Alimony Attorney in Florida

alimony

Alimony, also known as “spousal support”, is payment from one spouse to another spouse after they have decided to dissolve their marriage. Alimony payments provide financial assistance to ex-spouses who were financially dependent during the marriage. Alimony is intended to ease the transition to single life and help maintain an acceptable standard of living for spouses who were financially dependent on their ex-spouse. Florida family law courts have a lot of discretion over this process, including whether or not alimony will be awarded, for how long payments will continue, and the amount of support that will be paid.

Under Florida divorce law, a court is not required to award or deny alimony payments under any particular set of facts or circumstances. However, a court will be required to consider all relevant factors in determining if alimony should be paid and, if so, how much. The following list is an example of the factors a court may consider in determining an alimony award:

  • Length of the marriage
  • Age and physical condition of each spouse
  • Financial resources of each spouse
  • Standard of living to which each spouse has become accustomed
  • Occupation, education, and current income of each spouse
  • Each spouse’s contribution to the marriage, including homemaking, childcare, education, and career building of the other party
  • Responsibilities of each spouse to any minor children

If alimony is awarded, the alimony payments should be an amount that is sufficient to provide reasonable maintenance of living standards to the ex-spouse. The court will often consider the cost of food, shelter, clothing, transportation, and other household expenses of the ex-spouse when determining sufficient alimony.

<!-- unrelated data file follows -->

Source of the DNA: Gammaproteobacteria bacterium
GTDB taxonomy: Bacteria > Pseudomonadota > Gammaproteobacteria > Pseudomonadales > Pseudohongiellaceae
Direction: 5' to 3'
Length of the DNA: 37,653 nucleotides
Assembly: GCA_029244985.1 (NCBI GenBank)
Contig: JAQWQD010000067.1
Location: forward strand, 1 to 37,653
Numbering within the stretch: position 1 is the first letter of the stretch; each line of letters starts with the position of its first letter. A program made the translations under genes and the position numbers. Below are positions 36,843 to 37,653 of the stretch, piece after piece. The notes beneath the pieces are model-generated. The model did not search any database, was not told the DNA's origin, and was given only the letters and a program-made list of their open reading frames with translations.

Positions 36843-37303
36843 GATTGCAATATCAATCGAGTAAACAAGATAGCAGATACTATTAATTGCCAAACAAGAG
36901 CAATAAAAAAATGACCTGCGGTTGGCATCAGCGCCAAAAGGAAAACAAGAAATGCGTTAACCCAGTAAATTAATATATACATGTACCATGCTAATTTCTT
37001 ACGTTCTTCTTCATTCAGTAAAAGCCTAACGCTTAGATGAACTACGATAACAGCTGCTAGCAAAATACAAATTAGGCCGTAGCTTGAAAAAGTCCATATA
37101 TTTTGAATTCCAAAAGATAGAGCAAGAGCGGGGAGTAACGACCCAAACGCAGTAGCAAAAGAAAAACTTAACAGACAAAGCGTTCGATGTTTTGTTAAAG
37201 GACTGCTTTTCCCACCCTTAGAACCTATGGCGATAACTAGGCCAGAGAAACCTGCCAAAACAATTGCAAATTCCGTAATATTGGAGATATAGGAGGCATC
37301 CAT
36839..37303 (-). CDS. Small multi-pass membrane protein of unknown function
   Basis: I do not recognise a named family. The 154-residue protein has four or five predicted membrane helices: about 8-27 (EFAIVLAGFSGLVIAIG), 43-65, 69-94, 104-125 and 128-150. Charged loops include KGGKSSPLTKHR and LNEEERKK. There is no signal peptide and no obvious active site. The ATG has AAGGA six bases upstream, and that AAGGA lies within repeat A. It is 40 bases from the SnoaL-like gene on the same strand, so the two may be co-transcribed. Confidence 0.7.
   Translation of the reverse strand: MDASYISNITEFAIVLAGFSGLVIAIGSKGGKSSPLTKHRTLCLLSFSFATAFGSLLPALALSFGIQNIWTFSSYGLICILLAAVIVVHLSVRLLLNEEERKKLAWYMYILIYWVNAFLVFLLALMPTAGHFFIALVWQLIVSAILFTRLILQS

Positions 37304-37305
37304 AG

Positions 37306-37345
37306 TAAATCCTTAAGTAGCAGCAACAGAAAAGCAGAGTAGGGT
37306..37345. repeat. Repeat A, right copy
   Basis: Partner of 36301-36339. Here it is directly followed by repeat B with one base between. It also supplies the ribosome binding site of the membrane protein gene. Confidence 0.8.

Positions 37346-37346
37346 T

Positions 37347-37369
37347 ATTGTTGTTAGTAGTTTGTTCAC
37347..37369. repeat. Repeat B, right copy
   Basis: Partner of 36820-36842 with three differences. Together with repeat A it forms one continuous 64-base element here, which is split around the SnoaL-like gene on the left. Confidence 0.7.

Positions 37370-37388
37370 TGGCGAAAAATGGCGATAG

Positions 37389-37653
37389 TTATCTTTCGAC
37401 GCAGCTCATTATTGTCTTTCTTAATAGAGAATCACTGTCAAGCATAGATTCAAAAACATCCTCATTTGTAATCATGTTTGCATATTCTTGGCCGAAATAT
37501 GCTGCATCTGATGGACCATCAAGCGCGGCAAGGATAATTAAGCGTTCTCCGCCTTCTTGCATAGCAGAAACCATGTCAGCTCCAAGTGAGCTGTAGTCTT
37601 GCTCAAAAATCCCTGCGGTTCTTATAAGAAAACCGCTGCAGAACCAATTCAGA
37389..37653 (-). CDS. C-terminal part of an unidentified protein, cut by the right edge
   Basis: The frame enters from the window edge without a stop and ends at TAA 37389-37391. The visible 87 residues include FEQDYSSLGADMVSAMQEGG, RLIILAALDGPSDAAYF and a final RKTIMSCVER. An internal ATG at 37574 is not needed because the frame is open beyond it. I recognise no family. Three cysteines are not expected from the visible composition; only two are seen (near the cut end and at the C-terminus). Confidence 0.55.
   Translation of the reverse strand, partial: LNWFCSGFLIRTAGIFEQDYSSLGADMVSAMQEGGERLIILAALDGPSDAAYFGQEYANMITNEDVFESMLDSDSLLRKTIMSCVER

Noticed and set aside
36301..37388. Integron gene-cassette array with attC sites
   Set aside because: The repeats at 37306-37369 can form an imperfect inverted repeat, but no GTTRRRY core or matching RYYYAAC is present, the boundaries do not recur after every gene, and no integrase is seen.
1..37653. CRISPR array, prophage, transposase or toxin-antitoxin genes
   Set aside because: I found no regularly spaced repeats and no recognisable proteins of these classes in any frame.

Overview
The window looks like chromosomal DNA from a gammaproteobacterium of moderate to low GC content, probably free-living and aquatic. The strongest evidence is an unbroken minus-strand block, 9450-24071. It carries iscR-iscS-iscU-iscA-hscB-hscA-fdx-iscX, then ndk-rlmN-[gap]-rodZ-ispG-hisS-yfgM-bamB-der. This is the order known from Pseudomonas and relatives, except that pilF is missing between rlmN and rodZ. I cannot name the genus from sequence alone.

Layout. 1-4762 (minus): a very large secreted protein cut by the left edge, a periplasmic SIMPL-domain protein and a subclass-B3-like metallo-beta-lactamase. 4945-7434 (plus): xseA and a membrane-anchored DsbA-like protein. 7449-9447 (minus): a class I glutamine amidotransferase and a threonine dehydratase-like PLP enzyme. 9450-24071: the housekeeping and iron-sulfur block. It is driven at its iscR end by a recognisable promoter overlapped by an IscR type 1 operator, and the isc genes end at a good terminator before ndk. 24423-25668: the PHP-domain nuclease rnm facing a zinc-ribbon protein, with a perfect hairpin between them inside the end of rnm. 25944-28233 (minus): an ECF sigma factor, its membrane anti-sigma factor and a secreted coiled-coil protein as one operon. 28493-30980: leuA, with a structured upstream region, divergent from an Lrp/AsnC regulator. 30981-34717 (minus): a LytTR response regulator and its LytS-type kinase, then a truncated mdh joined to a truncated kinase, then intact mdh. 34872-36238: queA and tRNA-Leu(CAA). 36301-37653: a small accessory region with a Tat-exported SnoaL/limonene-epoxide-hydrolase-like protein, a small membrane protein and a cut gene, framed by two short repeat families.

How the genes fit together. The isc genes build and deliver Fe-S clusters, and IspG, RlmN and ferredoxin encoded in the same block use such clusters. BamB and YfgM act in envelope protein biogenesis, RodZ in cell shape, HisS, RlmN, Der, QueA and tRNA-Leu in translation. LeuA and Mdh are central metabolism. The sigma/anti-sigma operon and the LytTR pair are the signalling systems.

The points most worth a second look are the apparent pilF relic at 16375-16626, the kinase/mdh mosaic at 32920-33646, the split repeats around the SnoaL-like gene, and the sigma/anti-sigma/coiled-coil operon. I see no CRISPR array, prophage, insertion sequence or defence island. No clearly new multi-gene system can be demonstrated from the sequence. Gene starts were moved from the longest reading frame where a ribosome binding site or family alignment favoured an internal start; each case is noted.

How Does Alimony Work in Florida

In Florida, alimony might also be referred to as maintenance. Under Florida law, a spouse may receive alimony to bridge the financial gap, serve rehabilitative purposes (helping the individual become self-sufficient), be for a set duration, or be permanent.

Under Florida law, a spouse is entitled to receive alimony in various forms. This could manifest as bridge-the-gap alimony, aimed at providing short-term relief, or as rehabilitative alimony, whose goal is to help the recipient achieve a state of financial independence. Alimony could also be awarded on a durational basis for a pre-determined period or on a permanent basis, offering sustained financial assistance.

In total, there are five types of award alimony. A judge may award any combination of these types of alimony payments, which may be made periodically or in one lump sum. The types of awarding alimony are determined by how long the payments will last.

  1. Temporary alimony is awarded during the divorce proceeding and ends when the final judgment is entered. See Florida divorce case Littlejohn v. Littlejohn to learn more about temporary alimony.
  2. Bridge the gap alimony looks at what each spouse would need to transition to single life. Bridge the gap alimony is transitional; it considers bills and foreseeable expenses of starting life without a spouse.
  3. Rehabilitative alimony has goals similar to bridge the gap. Rehabilitative alimony considers the time one spouse may need to further their education short or moderate and/or obtain appropriate employment.